Hope Alive Makes A Difference
Hope Alive is creating innovative approaches for serving young adults with autism who need continued support in the areas of functional academics, life skills, interests, vocational opportunities, and experiences. This group meets every weekday from 8:00-3:30, engaging in activities that include center-based and community-based employment, practice of personal life skills (e.g., cooking,cleaning, and laundry) in the Woodruff Life Skills House, development of social skills, expansion of leisure options, and community outings. For information on this group or on one-on-one adult programs, please use the interest form below.
Transitioning to Adulthood
We suggest that you begin consideration of transition issues even during pre-teen years. It is helpful to give yourself time to think about options long before decisions are required. We recommend Autism Speaks Transition Tool Kit as a great organizational and informational resource.
Some things to think about include:
- College – If college is a viable option, be aware that educational institutions are beginning to provide increased support for individuals with disabilities, including Section 504 plans. A “certificate” earned through an IEP will not be recognized by most colleges and universities; a high school diploma or GED will be required.
- Employment – By 10th grade, a student with autism can be part of the Vocational Rehabilitation planning. Additionally, we suggest applying for the Big Brain Staffing database through our Project Fulfillment program.
- Guardianship – The only way for a parent to maintain the ability to make decisions for their child beyond the age of majority (usually 18) is to be given legal guardianship (a court-ordered arrangement that gives one person legal authority to make decisions on behalf of someone who has been deemed “incapacitated.”) This process may require an attorney and take months to complete.
- Health Insurance – Private insurance policies may allow continued coverage for disabled adult children.
- Seizures – It has been estimated that 25% of individuals with autism begin to have seizures during puberty.
- Sexuality – Often, sexuality is overlooked for this population. For many on the autism spectrum who require support, caregivers must consider this aspect of life to be sure that individuals have sufficient self knowledge and personal safety skills.
- Social Security – An adult deemed “disabled” by the Social Security Administration may be eligible for either Supplemental Security Income (“SSI”) or Social Security Disability Insurance (“SSDI”).
- Transportation - If a driver’s license is an option, consider opportunities to provide extra practice as early as possible. If not, think about increased training in the use of public transportation, bicycling, or walking trails.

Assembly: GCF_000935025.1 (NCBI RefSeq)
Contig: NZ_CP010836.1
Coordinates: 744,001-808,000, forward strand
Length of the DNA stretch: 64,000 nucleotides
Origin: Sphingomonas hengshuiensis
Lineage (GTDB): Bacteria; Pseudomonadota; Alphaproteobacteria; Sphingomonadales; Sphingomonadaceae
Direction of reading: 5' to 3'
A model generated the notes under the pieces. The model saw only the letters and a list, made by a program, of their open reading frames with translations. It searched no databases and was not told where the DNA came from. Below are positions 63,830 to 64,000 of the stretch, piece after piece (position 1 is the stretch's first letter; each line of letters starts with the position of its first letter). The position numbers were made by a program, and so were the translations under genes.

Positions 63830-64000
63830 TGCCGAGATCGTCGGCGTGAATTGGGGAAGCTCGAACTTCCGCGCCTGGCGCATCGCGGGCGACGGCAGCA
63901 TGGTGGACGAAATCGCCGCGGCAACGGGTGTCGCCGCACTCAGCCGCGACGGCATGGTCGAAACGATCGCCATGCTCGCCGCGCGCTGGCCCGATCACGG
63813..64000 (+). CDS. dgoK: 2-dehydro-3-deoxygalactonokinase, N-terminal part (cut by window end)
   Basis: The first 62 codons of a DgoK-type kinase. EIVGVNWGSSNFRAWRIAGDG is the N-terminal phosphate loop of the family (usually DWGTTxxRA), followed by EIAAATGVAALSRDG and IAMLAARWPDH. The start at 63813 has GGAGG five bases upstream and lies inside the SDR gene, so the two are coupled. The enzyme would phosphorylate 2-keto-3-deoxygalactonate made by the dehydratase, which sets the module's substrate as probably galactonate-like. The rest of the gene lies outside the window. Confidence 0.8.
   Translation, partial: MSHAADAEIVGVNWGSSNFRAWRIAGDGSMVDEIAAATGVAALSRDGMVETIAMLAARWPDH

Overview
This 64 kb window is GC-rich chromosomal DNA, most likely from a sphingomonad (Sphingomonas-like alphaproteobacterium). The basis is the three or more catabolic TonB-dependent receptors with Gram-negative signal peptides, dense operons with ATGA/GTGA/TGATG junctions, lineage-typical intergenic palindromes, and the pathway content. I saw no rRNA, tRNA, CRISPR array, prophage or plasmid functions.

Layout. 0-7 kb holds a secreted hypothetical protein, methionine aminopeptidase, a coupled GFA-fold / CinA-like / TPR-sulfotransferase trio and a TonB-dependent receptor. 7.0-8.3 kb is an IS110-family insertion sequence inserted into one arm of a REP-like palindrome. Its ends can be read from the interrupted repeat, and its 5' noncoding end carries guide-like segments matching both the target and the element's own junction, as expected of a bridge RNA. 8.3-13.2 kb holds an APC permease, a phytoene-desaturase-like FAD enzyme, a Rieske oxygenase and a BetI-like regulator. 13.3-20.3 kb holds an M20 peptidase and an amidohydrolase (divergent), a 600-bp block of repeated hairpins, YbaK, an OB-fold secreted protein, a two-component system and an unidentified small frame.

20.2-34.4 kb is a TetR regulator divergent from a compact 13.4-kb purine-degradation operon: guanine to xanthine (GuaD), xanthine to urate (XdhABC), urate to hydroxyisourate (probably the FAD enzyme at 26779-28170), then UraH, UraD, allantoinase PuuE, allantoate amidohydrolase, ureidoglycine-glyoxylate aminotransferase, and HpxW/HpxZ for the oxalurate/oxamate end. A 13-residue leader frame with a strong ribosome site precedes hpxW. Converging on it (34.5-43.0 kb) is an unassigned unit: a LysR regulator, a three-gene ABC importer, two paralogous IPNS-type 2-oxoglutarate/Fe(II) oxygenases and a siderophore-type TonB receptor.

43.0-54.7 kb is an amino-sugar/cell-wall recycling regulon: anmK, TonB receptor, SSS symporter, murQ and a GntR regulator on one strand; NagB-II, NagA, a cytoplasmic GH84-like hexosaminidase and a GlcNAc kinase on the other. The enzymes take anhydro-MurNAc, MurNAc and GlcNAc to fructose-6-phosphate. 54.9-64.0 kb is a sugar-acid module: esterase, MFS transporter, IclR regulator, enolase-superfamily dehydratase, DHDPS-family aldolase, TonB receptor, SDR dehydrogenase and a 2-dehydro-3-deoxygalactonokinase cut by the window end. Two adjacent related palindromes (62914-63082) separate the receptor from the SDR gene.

- Waivers – Some funding is available through Medicaid waivers, but typically a long waiting list exists to obtain a waiver “slot.” Talk with your service coordinator about how and when to get on these waiver lists.
As our every-growing population on the autism spectrum grows older, the issue of post-school programs becomes increasingly critical. How do we locate potential employment opportunities that match the skills of these individuals on the autism spectrum and provide incentives to employers to hire them? How do we effectively train and support this population so that they can become competitive members of the work force?
Our answer is Project Fulfillment, an innovative but simple approach to this problem: the use of a staffing company coupled with an ABA service provider.
If you are interested in an opportunity with Project Fulfillment, please click on the "Application" button below and fill out our online form.
Teens and adults with autism may have behaviors that can hurt themselves, appear threatening to others and prevent them--and their families--from taking part in everyday activities. Project HOPE Foundation offers individualized support to address these problem behaviors through our Hope Alive program. Using Applied Behavior Analysis (ABA), we work to identify the reasons why people engage in these behaviors and teach them more positive ways to access what they want and need. These "Behavior Support Services" are funded primarily by the Intellectual Disability/Related Disabilities (ID/RD) and Community Supports waivers through SC Department of Disabilities and Special Needs (SC DDSN).
There are four main components to the Behavior Supports process:
- Initial assessment. The Behavior Supports Consultant typically interviews family members and/or key staff and observes to determine the need for Behavior Support Services.
- Functional Assessment. Through direct observation, interviews, record reviews, and collecting data, the Behavior Supports Consultant determines what specific behaviors should be decreased (including a determination of why the problematic behavior is happening) and what skills should be taught.
- Behavioral Intervention. The Behavior Supports Consultant uses the information gathered in the initial and functional assessments to develop a Behavior Support Plan to address all the areas of need. The plan includes detailed definitions of all targeted behaviors, specific responses to problematic behaviors, and methods of teaching new skills. The plan includes a method of data collection. The Behavior Supports Consultant trains all key staff and/or family members to implement the plan.
- Follow-Up. The Behavior Supports Consultant conducts frequent follow-up visits to ensure that the plan is working, analyzes the data that are collected, and makes any needed changes to the plan.
To access this service, contact your service coordinator or visit the South Carolina Department of Disabilities and Special Needs website.